Accidental Death by Bathing
The Death Stone

A block of stone which can be seen at low tide marks the tragic events of July 4th, 1855. Isabella and Anna Sophia Rees, daughters of John Hughes Rees of Cilymaemllwyd, drowned in a pool where the Dyfaty stream met the sea. Their maid, Jane Grier, drowned in an attempt to save them.

Pwll has a gentle and pretty coastline, a mirror image of the Gower peninsula to the south across the estuary. The shallow waters of the Burry Inlet stretch west to the wide expanse of Carmarthen Bay. These waters are beautiful, but they are treacherous. Unseen dangers lurk beneath the calm surface. They have killed in the past and could kill again.

On a summer’s day in July, 1855 three young women drowned at Pwll, two who were bathing and one who ran to save them.

On Wednesday, July 4th, 1855 the eldest Rees daughter, Isabella, with her younger sisters, Annie, and Emily accompanied by her nursemaid, Jane Grier, went down to the river to bathe. The “extreme heat which has prevailed during the last ten days or a fortnight” [1] no doubt made the idea of bathing attractive to the young people.

They left Cilymaenllwyd, their mansion home on the hill, at about four or five o’clock. They crossed the South Wales Railway line and made their way to a “usual” bathing place, a few yards south of the line and “eastward of a culvert through which the river runs” [2]. The pool was in the Dyfaty river near the Park colliery. This was a dangerous place, the pool having a bottom of quicksand and varying in depth at times from just 3 or 4 ft up to 10 ft in the centre. On this day it was at its deepest.

The girls undressed and got into the pool while Jane looked on. It appears that Emily went in first and was then joined by her sisters, but soon came out of the water. It was said at the inquest that “after being in the water some time” Isabella “slipped into the pool and sank” [3]. Annie tried to help her sister “but also disappeared” [4]. Although she was fully dressed, Jane dashed into the pool in a brave attempt to save them, but “three sank in the struggle.” [5]

Emily ran back across the railway, screaming for help. Some boys in a pool on the other side of the railway had been unable to see what was going on, but ran to the spot on hearing her. John Powell, standing at his cottage door about a hundred yards north of the railway line, heard the commotion and hurried to the place. He found the water calm, but with ”the rising of one bubble” [6] to the surface.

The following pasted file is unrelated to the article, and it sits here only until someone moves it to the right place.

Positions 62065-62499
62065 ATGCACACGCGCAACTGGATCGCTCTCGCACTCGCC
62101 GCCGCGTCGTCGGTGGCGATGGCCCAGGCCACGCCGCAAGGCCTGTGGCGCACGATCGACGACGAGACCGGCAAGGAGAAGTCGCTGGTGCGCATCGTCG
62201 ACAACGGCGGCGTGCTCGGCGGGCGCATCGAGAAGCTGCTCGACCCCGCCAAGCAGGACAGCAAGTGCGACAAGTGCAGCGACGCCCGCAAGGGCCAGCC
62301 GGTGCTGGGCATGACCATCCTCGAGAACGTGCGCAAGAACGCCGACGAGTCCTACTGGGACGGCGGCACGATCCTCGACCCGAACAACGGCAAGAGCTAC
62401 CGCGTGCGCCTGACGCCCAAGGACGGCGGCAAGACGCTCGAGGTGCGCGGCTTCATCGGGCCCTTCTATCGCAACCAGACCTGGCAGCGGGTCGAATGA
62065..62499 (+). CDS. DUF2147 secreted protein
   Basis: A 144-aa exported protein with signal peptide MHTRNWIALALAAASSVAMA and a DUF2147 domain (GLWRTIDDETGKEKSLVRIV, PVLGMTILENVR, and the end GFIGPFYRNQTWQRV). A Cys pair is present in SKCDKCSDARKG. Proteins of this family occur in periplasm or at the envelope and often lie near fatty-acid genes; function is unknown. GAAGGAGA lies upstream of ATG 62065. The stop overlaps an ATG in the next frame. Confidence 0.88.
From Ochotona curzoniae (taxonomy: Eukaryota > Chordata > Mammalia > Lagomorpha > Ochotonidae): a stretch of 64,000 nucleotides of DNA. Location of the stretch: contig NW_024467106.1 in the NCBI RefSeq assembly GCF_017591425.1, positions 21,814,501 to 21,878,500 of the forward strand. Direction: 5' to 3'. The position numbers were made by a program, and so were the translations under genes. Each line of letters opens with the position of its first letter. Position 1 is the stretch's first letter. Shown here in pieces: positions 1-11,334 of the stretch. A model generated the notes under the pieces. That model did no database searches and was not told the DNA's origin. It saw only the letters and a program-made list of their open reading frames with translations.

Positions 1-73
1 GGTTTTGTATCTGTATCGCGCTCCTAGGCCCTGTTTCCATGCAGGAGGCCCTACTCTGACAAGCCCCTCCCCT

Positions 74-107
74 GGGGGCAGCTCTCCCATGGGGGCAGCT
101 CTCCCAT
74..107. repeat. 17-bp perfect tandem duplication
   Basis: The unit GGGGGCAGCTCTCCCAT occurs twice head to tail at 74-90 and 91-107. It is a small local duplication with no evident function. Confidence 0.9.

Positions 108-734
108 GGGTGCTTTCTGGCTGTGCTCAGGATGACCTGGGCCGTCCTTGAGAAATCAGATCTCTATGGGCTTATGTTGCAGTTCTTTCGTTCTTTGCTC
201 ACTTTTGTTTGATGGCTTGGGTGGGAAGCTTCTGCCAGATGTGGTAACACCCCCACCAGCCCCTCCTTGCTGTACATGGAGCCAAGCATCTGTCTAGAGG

Their mother, Mrs. Rees, and “one or two other members of the family” hurried down from the mansion having been told of the accident.

At about 5:45 pm two large pitchforks with their prongs bent to form grapples, were plunged into the water. The body of Jane Grier was found first at about 6:15 pm and laid upon the side of the river. At about 7:00 pm the body of Isabella was found, and at 7:30 pm Annie’s body was brought to the surface. Medical assistance had been sent for, but arrived “too late to be of service, as they were past recovery” [7].

The three bodies were carried up to Cilymaenllwyd, where they were met by Mr. Rees who had been summoned as he left a meeting in the Vestry at Pembrey Church.

On Friday, July 6th an inquest was held at the nearby Talbot Inn (now a private house) presided over by Mr. W. Bonville, coroner. The verdict was “Accidental Death by Bathing”.

On Sunday, 8th July, brave Jane Grier, variously described as governess, nursemaid and servantmaid, was buried in the churchyard at Llangennech. She was twenty-six years old.

On Monday, July 9th, Isabella and Anna Sophia were laid to rest in the family vault at Pembrey Church “followed by nearly the whole of the parish” [8]. Within days of the event, the Bristol Mercury recorded that “A heap of stones in the river indicates the spot where this most melancholy and heart-rending accident occurred and will act as a warning against its being used for the future as a bathing place.”[10]

A hundred and fifty years later in notices erected on the Millennium coastal path Carmarthenshire County Council still warns visitors of the dark side of this seemingly benign coast.

NO SWIMMING - DANGER - SANDBANKS - MUD FLATS AND TIDES - NO CROSSING ESTUARY

Notes and Citations

1. Isabella Mary Rees Born September 22nd, 1836 Died July 4th, 1855
2. Anna Sophia Rees Born June 2nd 1842 Died July 4th, 1855
3. Mr. and Mrs. Rees had lost their seven year old daughter, Caroline to scarlatina in March of 1855.
4. Jane Grier was formerly employed at Llanelly House.
5. Llanelli Reference Library ILL842 Cilymaenllwyd House circa 1890

[1] Carmarthen Journal July 13th 1855
[2], [3], [4], [6], [10] Bristol Mercury July 14th 1855
[5], [7], [8] Pembrokeshire Herald July 13th 1855

Sources: Contemporary newspaper reports in:
Carmarthen Journal July 6th and 13th 1855
Pembrokeshire Herald July 13th 1855
Bristol Mercury July 14th 1855

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